Video: How does it look?
Dressed to Kill is presented in a 2.35:1 anamorphic widescreen transfer. I’ve never been to pleased with the home video releases for this movie, but MGM has finally hit most of the right chords with his superb visual presentation. The print looks cleaner than ever before, with minimal grain and defects, which means the entire visual scheme is altered. But in this case, altered is a good phrase, as we can now see the film’s lush visual details, which were hampered on previous home video editions. The colors have a before unseen richness here, hardly faded at all, while contrast looks excellent also. I was stunned to find so much more visible detail here, especially in some of the more tense, important sequences. I was blown away by this transfer and while some inherent flaws can be seen, this one should thrill fans to no mortal end.
Audio: How does it sound?
As is to be expected, the included Dolby Digital 5.1 remix has some problems, but these are due to the source materials, not this new track. I was never let down with the mix, but it lacks the depth and dynamics of more recent audio efforts, to be sure. In truth, I was more impressed the second time around, as I could soak in more of the subtle use, which slipped past my attentions the first time, since I was focused on the film. The surrounds are used well, with some good power use here and there, as well as atmospheric subtle touches, which add a lot to the experience. It does sound a tad thin at times, but on the whole, this is a terrific mix that enhances the viewer’s environment, but never at the expense of the material. This disc also includes English and French mono tracks, as well as French and Spanish subtitles.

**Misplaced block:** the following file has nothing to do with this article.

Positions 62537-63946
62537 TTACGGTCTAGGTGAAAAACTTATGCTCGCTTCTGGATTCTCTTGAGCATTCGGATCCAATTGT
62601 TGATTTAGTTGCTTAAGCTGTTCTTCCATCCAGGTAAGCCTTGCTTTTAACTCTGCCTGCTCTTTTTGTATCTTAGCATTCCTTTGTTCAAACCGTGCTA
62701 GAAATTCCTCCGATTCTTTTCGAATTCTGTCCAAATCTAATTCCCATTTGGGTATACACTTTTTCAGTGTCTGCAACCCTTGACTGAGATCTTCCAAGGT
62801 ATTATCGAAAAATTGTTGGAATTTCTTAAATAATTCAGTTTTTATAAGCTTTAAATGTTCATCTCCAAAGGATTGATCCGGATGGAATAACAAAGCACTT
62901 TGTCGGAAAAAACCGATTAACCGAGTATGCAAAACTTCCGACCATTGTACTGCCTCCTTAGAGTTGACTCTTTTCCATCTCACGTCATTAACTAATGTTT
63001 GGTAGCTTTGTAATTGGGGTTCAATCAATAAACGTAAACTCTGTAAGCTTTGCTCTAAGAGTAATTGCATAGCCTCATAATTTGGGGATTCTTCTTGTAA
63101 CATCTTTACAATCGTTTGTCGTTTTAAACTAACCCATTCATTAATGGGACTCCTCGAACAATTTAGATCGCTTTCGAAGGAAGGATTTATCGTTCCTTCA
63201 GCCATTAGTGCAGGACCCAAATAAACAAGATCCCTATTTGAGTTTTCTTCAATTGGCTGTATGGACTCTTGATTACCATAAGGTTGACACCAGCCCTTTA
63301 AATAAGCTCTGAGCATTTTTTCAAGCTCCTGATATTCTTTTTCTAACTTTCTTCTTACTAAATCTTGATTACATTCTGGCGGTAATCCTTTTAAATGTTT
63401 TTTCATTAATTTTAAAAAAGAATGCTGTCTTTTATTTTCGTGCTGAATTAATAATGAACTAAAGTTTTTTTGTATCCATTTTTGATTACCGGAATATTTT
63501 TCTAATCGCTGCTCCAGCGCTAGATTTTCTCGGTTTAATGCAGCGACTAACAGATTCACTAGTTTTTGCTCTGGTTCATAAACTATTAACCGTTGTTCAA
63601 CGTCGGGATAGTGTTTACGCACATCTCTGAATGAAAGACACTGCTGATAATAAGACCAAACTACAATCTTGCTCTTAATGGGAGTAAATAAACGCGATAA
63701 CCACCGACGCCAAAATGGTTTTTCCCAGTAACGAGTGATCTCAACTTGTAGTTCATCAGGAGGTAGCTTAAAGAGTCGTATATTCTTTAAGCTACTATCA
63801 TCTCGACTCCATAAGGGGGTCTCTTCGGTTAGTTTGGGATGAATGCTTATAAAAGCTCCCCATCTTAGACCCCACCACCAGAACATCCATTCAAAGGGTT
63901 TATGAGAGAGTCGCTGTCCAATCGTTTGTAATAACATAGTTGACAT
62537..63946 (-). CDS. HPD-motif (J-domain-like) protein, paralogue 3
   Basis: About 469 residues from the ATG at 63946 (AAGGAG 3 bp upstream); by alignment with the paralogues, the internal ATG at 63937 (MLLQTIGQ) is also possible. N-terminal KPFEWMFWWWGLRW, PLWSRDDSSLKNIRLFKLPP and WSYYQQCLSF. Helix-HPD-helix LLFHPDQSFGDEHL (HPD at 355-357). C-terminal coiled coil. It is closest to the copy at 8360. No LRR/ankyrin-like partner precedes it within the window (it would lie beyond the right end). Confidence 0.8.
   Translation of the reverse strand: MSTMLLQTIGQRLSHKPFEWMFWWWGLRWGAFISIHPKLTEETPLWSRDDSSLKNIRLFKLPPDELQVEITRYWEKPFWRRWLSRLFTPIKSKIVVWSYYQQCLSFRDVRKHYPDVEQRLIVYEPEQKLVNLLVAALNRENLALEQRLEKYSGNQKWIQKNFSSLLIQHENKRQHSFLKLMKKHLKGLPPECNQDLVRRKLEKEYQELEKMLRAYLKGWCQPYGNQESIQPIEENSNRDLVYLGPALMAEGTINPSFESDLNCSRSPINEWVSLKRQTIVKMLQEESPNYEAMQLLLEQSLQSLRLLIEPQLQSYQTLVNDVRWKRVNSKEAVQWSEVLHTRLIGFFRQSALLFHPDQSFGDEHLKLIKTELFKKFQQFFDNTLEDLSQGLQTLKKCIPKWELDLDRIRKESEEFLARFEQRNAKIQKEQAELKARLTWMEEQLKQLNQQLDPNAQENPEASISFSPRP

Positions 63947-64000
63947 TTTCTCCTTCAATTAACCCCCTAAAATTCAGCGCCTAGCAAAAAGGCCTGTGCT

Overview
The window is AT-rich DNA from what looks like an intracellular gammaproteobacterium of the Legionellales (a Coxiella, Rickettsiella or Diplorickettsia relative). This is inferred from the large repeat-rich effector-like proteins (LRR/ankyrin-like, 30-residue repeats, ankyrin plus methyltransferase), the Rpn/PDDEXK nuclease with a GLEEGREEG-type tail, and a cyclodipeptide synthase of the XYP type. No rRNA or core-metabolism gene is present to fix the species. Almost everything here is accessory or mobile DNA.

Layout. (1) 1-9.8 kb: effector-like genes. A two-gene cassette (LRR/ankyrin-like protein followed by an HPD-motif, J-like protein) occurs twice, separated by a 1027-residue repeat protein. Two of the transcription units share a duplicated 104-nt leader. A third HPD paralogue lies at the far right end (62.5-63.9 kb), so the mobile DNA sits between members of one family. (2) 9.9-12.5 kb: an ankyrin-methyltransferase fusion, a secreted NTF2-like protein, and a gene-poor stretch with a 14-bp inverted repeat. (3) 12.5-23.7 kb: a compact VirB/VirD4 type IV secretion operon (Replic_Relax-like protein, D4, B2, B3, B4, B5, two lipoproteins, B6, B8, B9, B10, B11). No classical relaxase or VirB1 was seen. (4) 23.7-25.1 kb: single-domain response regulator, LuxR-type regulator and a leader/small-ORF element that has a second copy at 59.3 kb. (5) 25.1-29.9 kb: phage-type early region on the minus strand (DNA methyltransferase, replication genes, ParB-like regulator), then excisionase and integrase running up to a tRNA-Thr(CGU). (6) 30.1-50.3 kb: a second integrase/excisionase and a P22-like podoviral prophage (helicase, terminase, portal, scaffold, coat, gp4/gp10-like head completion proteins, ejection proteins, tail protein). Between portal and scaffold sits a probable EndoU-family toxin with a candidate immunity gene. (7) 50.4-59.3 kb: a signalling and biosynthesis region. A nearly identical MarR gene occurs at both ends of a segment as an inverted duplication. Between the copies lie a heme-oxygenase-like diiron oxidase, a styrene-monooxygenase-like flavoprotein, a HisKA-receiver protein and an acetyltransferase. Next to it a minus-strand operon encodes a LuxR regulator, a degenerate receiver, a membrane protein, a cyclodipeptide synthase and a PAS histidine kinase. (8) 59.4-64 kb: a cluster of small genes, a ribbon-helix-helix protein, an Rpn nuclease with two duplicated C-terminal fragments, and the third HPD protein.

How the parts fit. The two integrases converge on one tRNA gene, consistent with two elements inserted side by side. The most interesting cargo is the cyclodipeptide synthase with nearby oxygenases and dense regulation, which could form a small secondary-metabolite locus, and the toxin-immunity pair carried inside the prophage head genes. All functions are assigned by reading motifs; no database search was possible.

Supplements: What are the extras?
In addition to both the theatrical and uncut editions of the flick, you’ll find some great supplements here, kudos to MGM indeed. While we’re on the topic of the different versions of the film, this disc has a comparison featurette, which looks at the theatrical, uncut, and television editions of Dressed to Kill. This is a most welcome inclusion, as it shows how much the cuts lessen the film’s impact and of course, makes us appreciate the included uncut version. You’ll also find two more brief featurettes, the first of which is an appreciation by Keith Gordon, while the second takes a look at the backlash against Dressed to Kill’s violence. I found both to be worth a look, but the latter was a real treat, as it expanded on the production’s troubles with the MPAA, very cool stuff. The main draw here is The Making of Dressed to Kill, a documentary which runs about forty-five minutes and uses them all, I assure you. This piece includes retrospective interviews with DePalma, as well as various cast members, all of whom seem open and talkative, so tons of information is passed on here. This disc also includes a photo montage, an in depth selection of advertising materials, and the film’s theatrical trailer.